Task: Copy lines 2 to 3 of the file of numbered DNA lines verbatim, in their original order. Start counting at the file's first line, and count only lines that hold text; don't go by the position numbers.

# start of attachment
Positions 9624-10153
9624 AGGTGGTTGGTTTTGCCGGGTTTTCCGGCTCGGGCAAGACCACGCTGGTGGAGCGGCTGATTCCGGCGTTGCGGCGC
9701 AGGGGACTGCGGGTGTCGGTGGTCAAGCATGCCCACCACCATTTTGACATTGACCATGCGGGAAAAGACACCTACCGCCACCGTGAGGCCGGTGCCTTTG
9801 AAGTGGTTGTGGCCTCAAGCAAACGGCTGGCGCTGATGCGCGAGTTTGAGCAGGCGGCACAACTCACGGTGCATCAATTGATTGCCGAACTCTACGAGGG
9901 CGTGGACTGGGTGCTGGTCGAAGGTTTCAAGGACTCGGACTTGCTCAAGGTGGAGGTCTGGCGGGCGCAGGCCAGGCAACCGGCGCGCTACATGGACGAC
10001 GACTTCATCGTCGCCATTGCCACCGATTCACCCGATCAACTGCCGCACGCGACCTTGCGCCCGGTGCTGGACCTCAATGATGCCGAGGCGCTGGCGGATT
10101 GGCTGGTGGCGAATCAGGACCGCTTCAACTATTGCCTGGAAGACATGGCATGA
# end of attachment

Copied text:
9624 AGGTGGTTGGTTTTGCCGGGTTTTCCGGCTCGGGCAAGACCACGCTGGTGGAGCGGCTGATTCCGGCGTTGCGGCGC
9701 AGGGGACTGCGGGTGTCGGTGGTCAAGCATGCCCACCACCATTTTGACATTGACCATGCGGGAAAAGACACCTACCGCCACCGTGAGGCCGGTGCCTTTG